Skip to content

Revising the dissertation/thesis: From first draft to readable draft to shareable draft

This blog post focuses on using backcasting techniques and Overview Devices to revise the doctoral dissertation (chapter by chapter and/or the full draft). Applies to any thesis, for that matter. You can also extrapolate my strategy to revising a book manuscript as well (edited or solo author).

Revising a paper

Recently, a doctoral student asked me “Professor Pacheco-Vega, how can I revise the full draft manuscript to a state where my advisor and committee can/will want to read it?”.

Well, first off, advisors and committee SHOULD always want to read it, regardless of its state. But I understand the question. This is the ages-old issue of “when is my writing good enough for someone else to read it?” When I was younger, I was MUCH more of a perfectionist than I am right now (and by God, I AM a perfectionist, and no, I’m not gloating, it’s a flaw!)

I think that a basic standard for “can it be read by someone else” could probably be “doesn’t have typos, nor blatant grammatical errors, and has been at least looked at by someone else for consistency, coherency and articulation”.

Having said that, I also recognize that getting to THAT point is really hard. Personally, I know I sometimes send stuff that is NOT yet up to the highest standard because I am tired of it, and it’s better to have it reviewed than not. But I do try to make sure that there is enough material to work with, for review.

Anyhow, regardless of standards, it is MUCH easier for me as a thesis advisor to react to SOMETHING. So yes, sometimes I do ask my students to send me rough drafts, scattered notes, etc. Not everyone is me, and I do this to help my students overcome their fear of producing text.

At any rate, what I tell my students when they finish their theses is to just send me the entire draft AS IS. This document may have gaps, holes, and some errors. But at least I can react to it.

There are 2 stages of revision of a first draft:

1) First draft to READABLE draft.

2) Readable draft to REVISED FIRST DRAFT (after being reviewed by supervisor/mentor/advisor)

The first (getting a draft to the readable point) usually involves hiring an editor or a trusted friend to provide help with grammar/typos/structure, etc. IF you want to do it alone:

In short:

1) Revising Draft 1 to Readable Draft 1:
– check for structure, argument, typos, grammar, flow (use Pat Thomson, Rachael Caeley’s blog posts)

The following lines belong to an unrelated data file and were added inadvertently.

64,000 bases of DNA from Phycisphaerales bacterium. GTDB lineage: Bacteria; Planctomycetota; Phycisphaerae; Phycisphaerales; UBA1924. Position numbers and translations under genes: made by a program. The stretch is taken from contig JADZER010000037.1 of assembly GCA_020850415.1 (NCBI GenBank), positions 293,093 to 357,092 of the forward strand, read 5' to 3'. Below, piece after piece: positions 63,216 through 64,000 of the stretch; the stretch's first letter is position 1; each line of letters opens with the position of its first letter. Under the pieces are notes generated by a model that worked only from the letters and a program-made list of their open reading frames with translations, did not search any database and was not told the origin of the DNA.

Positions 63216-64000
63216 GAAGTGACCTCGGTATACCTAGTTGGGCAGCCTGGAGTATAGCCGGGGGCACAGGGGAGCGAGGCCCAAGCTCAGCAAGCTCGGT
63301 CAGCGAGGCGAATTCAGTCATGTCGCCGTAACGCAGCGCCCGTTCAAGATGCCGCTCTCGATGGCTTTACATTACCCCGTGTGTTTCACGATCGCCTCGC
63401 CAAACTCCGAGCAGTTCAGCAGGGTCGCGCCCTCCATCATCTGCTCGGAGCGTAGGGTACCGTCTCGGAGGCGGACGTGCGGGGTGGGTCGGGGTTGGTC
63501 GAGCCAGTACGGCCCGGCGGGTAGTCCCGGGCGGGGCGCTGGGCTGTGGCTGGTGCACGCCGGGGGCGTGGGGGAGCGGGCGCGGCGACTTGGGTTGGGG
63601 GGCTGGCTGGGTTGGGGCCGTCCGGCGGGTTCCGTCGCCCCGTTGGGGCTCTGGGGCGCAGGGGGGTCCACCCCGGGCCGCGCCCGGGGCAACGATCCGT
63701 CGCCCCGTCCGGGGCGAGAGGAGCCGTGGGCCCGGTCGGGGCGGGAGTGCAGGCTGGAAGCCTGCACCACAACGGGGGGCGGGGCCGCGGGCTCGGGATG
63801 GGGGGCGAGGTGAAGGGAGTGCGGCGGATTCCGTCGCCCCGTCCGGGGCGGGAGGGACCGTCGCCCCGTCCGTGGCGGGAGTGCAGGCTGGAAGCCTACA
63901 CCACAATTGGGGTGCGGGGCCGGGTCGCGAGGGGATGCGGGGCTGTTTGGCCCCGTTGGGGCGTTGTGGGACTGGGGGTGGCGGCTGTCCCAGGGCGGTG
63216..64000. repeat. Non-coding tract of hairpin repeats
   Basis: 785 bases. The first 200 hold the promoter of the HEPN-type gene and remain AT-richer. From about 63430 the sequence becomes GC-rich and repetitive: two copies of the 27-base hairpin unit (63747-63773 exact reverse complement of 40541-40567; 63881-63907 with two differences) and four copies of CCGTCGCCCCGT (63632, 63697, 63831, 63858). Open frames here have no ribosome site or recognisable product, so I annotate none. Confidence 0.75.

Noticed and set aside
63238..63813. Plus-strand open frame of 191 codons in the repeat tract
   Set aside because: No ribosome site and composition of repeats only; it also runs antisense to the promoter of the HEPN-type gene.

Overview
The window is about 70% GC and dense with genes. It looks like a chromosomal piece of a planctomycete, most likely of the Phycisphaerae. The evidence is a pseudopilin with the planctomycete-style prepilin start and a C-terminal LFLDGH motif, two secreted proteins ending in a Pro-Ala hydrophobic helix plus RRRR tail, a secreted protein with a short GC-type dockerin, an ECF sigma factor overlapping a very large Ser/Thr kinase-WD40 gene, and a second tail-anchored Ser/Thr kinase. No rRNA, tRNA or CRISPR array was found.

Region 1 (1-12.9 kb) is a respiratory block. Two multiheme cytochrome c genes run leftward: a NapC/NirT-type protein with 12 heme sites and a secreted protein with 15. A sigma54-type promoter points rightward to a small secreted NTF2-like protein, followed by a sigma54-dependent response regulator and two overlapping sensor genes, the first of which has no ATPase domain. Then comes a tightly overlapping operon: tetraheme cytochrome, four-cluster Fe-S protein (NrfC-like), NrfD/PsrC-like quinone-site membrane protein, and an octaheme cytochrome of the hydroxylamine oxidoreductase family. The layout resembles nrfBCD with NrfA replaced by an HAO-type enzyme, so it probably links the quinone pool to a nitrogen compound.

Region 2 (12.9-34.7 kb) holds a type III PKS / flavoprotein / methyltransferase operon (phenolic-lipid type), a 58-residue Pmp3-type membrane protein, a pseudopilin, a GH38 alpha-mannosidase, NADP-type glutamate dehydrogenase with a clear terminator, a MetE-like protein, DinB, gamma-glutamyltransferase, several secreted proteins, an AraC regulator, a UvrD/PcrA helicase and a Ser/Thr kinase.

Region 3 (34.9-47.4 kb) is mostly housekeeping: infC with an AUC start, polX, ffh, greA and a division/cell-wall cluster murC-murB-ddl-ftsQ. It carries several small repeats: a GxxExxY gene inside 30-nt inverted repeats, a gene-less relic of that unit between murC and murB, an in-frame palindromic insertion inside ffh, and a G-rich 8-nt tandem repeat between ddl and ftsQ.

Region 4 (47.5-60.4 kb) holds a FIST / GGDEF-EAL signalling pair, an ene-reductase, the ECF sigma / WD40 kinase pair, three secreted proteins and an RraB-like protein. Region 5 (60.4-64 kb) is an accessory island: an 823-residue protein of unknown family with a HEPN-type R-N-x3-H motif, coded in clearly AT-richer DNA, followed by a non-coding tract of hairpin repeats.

2) Revising Readable Draft 1 to Shareable Draft (for external readership, AFTER advisor’s comments)
– use DRM, GDN, DAT, DTP

Most advisors (mine did) prefer to read a draft and provide comments back BEFORE letting their students share with the committee (most committee members will want drafts they read approved by advisors). I prefer this strategy too (thus obtaining the “stamp of approval”)

All professors I know are overburdened, so it’s a good strategy to (a) inquire how much time they need (b) whether it is ok to send them a reminder that you need your draft back and (c) provide a roadmap of changes you’ve made/progress you have achieved, maybe include the DTP.

Obviously, supervisors and students will need a strategy for when advisors/committee members may not be as responsive as a student might need (deadlines, etc.) – I wish I had a good suggestion for this, but mostly, what I tell students is to maintain healthy dialogue w/advisors.

Students/graduate researchers may also want to include a copy of their DRM when providing a new draft (“I made these changes, I did not make these other ones because they didn’t apply/fit, etc.”) I always ask my students to send me their DTP alongside any new draft, so I can see how their thinking is evolving. I also usually ask for DAT and GDN as well.

Hopefully this strategy will be useful to my readers!

You can share this blog post on the following social networks by clicking on their icon.

Posted in academia.

Tagged with , , , , , , .

0 Responses

Stay in touch with the conversation, subscribe to the RSS feed for comments on this post.

Some HTML is OK

or, reply to this post via trackback.